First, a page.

So you can understand my joy when Shinku set a small pile of bamboo alight and left me to it with the simplest of instructions: “Burn it all”. What started as nothing more than a miniature campfire quickly turned into a witch-burning fire straight from the depths of hell reaching above the temple as I danced around the flames chanting and grunting like during the caveman’s first discovery.
This had an added treat, or concern, depending how you looked at it. Those were ear-shattering explosions. As bamboo is nothing more than a series of hollow tubes, the expanding air builds to extraordinarily high pressures within which leads to an Earth shattering explosion. It quite literally causes a miniature sonic boom, much like that of a gunshot. As the flames intensified the burning mass would release deafening cracks one after the other, easily mistaken with the sounds of an active war-zone.
I got so carried away with the thrill of the flames that I forgot that occasionally these powerful blasts sent hot embers flying outwards, sometimes with incredible velocity. Mostly they weren’t a problem, apart from the one I missed landing perfectly on my possessions. SHIT SHIT SHIT, I hadn’t noticed until it was too late, spotting smoke rising from my jackets. The damage had already been done. Both (and only ones I had) were completely singed and destroyed. They were given a Vikings burial back onto the flames.
It’s Not a Competition, But I’m Winning
The French-Canadian yet again achieved in annoying me. For the first part of the day I happily tended to the flames by myself with the upmost joy…until he turned up. Obviously he never played with fire as much as I had as a kid (shocking right?) as hadn’t a clue what he was doing. So much so, when I left him to go for lunch, I inhaled it as quickly as I could knowing he couldn’t maintain it. He seemed to be apprehensive to get close to the flames (it’s not like he’d get burned or anything, fosh!). He seemed happy enough to go back to his cut into little pieces routine. I preferred it that way, I was happy to have the flames to myself.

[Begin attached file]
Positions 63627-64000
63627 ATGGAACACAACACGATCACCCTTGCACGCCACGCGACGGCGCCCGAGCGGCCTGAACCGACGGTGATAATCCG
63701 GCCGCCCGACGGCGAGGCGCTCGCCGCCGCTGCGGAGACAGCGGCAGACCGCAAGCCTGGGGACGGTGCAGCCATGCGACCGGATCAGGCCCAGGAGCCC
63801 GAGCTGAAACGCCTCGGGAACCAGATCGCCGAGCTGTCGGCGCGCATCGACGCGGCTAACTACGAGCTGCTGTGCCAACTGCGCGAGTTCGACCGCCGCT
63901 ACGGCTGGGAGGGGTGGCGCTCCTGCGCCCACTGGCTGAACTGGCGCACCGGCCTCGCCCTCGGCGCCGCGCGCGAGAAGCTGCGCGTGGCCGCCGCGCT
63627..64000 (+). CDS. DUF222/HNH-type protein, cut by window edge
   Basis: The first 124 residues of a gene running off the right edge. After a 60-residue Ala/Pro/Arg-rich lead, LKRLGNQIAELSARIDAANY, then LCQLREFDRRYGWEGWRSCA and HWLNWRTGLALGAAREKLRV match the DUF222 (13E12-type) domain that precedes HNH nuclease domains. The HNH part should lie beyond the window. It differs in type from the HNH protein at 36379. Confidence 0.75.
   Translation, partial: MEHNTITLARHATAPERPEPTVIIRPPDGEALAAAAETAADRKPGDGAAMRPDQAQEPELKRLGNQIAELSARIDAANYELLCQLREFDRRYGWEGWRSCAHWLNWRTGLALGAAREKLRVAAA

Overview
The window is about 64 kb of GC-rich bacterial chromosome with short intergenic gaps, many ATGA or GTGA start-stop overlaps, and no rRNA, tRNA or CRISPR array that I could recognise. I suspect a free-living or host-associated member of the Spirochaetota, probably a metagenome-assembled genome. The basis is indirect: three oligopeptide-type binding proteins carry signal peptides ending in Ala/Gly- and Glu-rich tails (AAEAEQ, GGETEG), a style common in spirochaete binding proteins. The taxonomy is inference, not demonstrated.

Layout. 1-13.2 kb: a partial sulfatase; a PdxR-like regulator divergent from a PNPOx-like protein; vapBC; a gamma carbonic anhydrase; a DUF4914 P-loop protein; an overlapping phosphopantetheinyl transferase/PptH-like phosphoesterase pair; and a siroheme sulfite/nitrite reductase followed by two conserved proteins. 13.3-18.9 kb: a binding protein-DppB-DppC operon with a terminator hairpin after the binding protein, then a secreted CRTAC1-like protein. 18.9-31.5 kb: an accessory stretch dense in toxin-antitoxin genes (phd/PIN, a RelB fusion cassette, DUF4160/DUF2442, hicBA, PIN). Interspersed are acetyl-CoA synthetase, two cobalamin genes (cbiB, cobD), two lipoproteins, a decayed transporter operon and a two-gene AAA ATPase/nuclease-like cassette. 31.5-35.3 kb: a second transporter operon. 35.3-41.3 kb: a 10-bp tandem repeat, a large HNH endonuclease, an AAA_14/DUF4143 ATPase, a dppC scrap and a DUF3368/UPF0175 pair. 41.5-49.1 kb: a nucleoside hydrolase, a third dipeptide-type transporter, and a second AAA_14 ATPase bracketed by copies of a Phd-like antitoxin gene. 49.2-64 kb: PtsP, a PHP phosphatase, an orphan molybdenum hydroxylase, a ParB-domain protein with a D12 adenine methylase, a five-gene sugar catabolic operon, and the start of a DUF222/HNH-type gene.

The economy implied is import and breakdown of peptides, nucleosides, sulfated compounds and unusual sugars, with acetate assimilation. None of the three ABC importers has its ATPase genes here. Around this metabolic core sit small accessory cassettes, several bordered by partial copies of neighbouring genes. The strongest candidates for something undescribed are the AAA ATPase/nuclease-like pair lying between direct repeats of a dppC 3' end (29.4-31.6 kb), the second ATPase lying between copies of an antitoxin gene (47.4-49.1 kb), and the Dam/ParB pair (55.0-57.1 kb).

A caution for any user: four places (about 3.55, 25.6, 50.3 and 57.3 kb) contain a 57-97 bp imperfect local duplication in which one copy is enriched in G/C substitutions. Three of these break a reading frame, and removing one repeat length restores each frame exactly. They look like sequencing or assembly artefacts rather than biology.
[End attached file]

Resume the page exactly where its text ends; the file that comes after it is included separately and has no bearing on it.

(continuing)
Coming to the end of my “shift” would annoy me even more. Each day we only had to work for 5 hours. His time was up and he walked away. About a quarter of the bamboo pile remained when my clocking-off time approached, there was . Partly not wanting to leave a job half-done, and the fact that the fire was already going, I might as well burn them all. He sat inside with the Buddhist monk who’d especially come down to show him how to play the Japanese flute, as I slaved away. That pissed me off. I waiting for the flames to die down after every last piece of bamboo had burned, 2 hours over my allotted time.
Shinku came to inspect the work that had been done. He was a quiet man, a man of very few words that rarely show any form of emotion, not even a smile. He never commended either of us for the work we did, nobody in the family would. Nobody’s going to kiss your ass, you had a job to do and were expected to do it. He inspected the empty expanse of grass where the bamboo once laid, and with genuine surprise in his voice said:
“Wow….I didn’t expect you to do all of it!”
“I wanted to finish them, I didn’t want to leave anything behind” it was the first time he showed any real reaction, the only time his face lost that near emotionless look he had. He walked up and down where the bamboo once laid in amazement that it all had been done. As he walked away he turned around and said “Thank you.” The one and only time he had said it to either of us. That moment was the most gratifying feeling I could have had, to have my efforts and hard work recognised and truly appreciated from someone near impossible to impress. I felt that I finally showed my gratitude for what he and his family had given me in my time in the temple, and the perfect way to end my time there.
A Welsh university drop-out on a mission to travel the world for as little money as possible.
My adventures have taken me through over 30 countries across Europe, Asia and Oceania, and the list keeps on growing! From classic backpacking to working and volunteering, I have found all sorts of ways to maintain a life on the road.